Go to Cannes or any major meeting of media agency folk at the moment and programmatic is bound to be a hot topic of discussion. We are spoiled for choice with agencies announcing new hires or acquisitions that give them the capability to offer it.
Don’t get me wrong. I am not saying this to suggest programmatic is simply a ‘here today, gone tomorrow’ marketing fashion. Far from it, programmatic is my business and I believe it absolutely signals the future of advertising.
But what I am questioning is the attitude that this is something that you can just layer onto existing ways of working. I believe this idea has led to marketer disappointment during the first wave of programmatic.
We hear from many clients that bought into it from their agencies only to discover that they were just being offered a different way of buying the same ad spots. Cheaper? Possibly, but very far from the sea-change of media-buying that they had been led to hope for, and many clients are realising that agencies are reaping many of the cost-savings.
This is a shame because programmatic combined with insight and the appropriate technological platforms really does have the potential to be a marketing game-changer. Positive signs are coming from the client side, an ever increasing number of UK and international brands share this vision of what is needed in the programmatic age.
To tell you more about that vision, I need to return to the big agency beasts of media for a moment. I know about these media agencies – I worked within them for decades.
The more they became successful, in the pre-internet age, the bigger they became. Big volume buys meant big discounts for their clients. But all that started to change once online advertising took off and the auction model emerged, initially for paid search. Suddenly, the big media agency’s buying clout meant nothing, and in a sense they have been running to catch up ever since.
This is where a new breed comes in: the specialist programmatic agency, which is embracing rather than just reacting to the auction model and whose ambition comes from clearly seeing that programmatic can be so much more than just a simpler way of making the same spot purchases. With the right technologies and agency/client relationships, programmatic can ramp up customer targeting so significantly that it, in effect, becomes direct marketing.
A good example of this is the work Infectious Media has done with Shop Direct. The company has a very specific view of who the target customer is for its digital department store, Very.co.uk.
This meant we needed to employ sophisticated audience targeting processes to be efficient with their campaign spend. By using multiple first-, second-, and third-party data sources, we have been able to build data-driven marketplaces and lookalike audiences to find the most valuable groups to target.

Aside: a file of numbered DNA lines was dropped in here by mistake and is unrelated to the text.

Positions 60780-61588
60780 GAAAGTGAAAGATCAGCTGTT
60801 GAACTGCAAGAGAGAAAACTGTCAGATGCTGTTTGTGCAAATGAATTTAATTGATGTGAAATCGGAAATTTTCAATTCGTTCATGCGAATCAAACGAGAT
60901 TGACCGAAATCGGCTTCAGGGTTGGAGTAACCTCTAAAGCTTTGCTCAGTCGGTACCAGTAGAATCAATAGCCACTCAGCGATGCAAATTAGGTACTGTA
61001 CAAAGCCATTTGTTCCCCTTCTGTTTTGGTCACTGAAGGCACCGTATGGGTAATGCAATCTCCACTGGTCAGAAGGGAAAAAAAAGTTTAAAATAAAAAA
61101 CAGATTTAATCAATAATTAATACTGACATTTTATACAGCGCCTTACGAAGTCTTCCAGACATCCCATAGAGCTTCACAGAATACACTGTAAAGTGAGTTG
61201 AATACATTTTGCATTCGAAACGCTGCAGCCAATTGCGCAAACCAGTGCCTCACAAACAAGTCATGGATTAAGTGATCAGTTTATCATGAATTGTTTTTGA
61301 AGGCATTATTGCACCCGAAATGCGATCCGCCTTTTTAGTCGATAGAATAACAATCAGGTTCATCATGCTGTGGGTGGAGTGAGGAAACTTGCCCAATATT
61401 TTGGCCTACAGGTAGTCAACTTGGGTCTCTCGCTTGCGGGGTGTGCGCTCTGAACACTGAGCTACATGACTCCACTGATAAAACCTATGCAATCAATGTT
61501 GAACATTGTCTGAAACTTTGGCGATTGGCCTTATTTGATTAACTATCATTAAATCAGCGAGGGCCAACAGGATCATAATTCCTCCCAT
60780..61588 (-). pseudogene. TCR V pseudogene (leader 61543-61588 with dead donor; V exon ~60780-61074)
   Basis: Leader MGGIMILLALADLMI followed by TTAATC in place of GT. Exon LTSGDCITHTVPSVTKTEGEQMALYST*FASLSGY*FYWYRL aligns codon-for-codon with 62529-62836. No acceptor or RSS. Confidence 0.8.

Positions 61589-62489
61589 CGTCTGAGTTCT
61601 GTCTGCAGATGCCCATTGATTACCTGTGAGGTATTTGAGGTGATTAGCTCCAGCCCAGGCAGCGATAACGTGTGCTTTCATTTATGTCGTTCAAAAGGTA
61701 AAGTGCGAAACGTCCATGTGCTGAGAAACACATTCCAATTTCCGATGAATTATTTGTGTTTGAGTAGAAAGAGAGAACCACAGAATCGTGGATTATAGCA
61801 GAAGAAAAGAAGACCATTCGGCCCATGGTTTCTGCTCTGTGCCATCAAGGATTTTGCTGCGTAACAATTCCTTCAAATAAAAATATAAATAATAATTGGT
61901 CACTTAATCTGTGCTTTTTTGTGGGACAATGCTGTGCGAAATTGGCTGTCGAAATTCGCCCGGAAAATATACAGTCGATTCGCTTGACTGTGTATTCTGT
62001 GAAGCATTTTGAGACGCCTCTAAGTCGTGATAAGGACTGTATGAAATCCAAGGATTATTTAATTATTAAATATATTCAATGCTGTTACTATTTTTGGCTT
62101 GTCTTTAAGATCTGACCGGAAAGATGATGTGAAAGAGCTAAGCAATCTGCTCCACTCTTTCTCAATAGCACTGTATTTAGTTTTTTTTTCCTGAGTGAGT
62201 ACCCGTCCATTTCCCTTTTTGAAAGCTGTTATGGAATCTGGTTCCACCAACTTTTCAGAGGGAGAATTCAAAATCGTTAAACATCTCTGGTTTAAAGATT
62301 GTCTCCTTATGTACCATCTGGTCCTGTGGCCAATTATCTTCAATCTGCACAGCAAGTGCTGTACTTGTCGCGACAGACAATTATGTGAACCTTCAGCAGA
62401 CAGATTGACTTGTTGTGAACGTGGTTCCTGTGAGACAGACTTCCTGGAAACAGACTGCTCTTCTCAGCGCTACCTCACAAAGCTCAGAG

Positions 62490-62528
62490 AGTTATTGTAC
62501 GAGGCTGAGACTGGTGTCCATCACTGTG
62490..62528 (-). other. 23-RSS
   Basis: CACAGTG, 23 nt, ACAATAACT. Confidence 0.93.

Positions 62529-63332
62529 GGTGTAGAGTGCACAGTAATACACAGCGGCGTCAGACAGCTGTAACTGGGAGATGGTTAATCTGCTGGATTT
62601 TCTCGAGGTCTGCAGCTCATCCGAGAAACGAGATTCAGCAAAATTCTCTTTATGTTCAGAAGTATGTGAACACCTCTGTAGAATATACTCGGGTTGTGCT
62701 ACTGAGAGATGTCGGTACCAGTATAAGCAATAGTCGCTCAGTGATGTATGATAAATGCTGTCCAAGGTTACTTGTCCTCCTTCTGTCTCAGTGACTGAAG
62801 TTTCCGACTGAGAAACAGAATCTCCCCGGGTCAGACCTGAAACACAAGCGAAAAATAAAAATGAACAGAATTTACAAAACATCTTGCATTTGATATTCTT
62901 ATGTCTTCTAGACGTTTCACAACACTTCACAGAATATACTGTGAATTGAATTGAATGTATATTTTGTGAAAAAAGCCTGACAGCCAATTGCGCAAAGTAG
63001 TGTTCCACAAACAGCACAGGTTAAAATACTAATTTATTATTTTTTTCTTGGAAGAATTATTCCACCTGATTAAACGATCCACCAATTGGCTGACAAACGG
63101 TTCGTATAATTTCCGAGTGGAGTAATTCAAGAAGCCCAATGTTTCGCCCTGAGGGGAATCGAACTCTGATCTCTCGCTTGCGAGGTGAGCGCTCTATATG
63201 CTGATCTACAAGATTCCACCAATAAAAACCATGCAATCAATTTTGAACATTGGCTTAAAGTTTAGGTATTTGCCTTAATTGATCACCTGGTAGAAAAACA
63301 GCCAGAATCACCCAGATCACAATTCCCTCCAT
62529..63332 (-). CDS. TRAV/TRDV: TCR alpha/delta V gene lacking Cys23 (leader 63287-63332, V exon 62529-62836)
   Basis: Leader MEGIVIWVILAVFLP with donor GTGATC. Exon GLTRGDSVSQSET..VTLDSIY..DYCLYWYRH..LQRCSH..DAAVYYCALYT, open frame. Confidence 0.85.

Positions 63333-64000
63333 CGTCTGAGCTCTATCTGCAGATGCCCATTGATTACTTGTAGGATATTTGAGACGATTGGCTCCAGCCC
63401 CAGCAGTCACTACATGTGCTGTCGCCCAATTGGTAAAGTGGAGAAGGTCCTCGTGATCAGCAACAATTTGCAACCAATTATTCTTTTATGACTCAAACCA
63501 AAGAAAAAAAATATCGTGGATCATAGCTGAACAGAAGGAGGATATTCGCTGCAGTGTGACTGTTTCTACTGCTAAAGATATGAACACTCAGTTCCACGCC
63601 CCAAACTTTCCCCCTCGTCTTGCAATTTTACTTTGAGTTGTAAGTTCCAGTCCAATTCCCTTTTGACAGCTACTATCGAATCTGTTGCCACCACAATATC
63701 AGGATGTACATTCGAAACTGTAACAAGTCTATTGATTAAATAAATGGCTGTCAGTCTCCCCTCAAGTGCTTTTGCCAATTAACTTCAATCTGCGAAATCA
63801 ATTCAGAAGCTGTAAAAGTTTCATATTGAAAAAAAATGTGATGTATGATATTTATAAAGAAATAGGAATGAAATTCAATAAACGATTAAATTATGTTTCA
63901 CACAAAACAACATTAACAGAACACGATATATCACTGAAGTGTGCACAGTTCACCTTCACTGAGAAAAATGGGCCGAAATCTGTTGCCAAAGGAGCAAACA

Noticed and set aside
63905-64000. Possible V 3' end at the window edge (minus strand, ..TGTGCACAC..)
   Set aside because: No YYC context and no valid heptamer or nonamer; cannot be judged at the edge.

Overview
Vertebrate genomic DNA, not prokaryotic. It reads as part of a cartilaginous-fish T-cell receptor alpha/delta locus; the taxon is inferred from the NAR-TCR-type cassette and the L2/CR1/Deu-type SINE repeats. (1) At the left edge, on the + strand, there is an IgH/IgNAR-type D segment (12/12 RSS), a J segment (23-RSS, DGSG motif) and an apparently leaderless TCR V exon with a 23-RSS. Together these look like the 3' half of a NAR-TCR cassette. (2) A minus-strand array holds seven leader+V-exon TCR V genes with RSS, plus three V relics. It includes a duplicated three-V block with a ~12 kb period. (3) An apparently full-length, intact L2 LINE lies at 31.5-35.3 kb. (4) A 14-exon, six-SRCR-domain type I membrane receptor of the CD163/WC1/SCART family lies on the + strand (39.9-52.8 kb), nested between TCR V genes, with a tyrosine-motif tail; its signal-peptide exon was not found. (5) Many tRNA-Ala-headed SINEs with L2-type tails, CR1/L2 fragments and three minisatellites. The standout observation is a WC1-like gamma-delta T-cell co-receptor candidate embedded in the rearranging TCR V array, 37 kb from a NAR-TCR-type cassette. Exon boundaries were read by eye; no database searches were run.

Agencies need to ensure their programmatic platforms offer this standard of targeting, but it can be a struggle to get a sufficient level of access and data processing. Many brands look to use the most adaptable platforms as an alternative to creating their own in-house systems. This is only possible in agencies staffed by data, engineering and analytics specialists.
Uniting the marketplace
Clients need their agency platform to be able to deliver optimisation, analytics, workflow, billing and reporting tools. They need to be able to plug into any of the major data management platforms and to connect to a wide range of demand-side bidders so they have the option of accessing as much of the programmatic marketplace as possible. Being able to do this has been described as the ‘holy grail of workflow automation’.
From a client point of view this is invaluable, as it brings a lot of disparate data and inventory sources together in a way that facilitates monitoring and decision-making. Marketers
are then armed to plan their campaigns in a way that delivers razor-sharp targeting.
The most effective programmatic agency is one that can deeply integrate its technology into the client’s organisation, in effect, working more like a systems integration consultant.
Something we hear a lot from our clients is their frustration with the unwieldy structures of the traditional global media agencies that do not suit the digital era. Having central agency teams briefing local agency people to interpret a strategy and produce media plans is both a huge cost to advertisers as well as a really inefficient way of working.
A programmatic agency should instead focus on getting its platform arranged in a way that will fit in with all its global media partners so that it can plan centrally, and needs to be involved with helping clients customise their own integration of data across their business – bringing their tech and brand teams together, for example, to look at what can be shared in order to improve customer retention, and cross-selling across divisions.
It is not unusual that clients will restructure themselves once they can see the possibilities that emerge from different ways of working. Data is that powerful a catalyst.
A grown-up approach
Agencies need to spend time with clients trying to work out how programmatic advertising best fits with their business objectives as well as their structure and skills and the other people they work with. This takes time and it is always a bit of a journey as you get to know each other.
Eventually though, clients should come to see the agency as an open, adaptable and honest partner, and the agency needs to acknowledge that they don’t have all the answers and become comfortable working within the client’s existing structures to deliver for them.
A ground-breaking attitude to tech, combined with a respectful, effective approach to client relationships – we think that in the future all media agencies will work this way.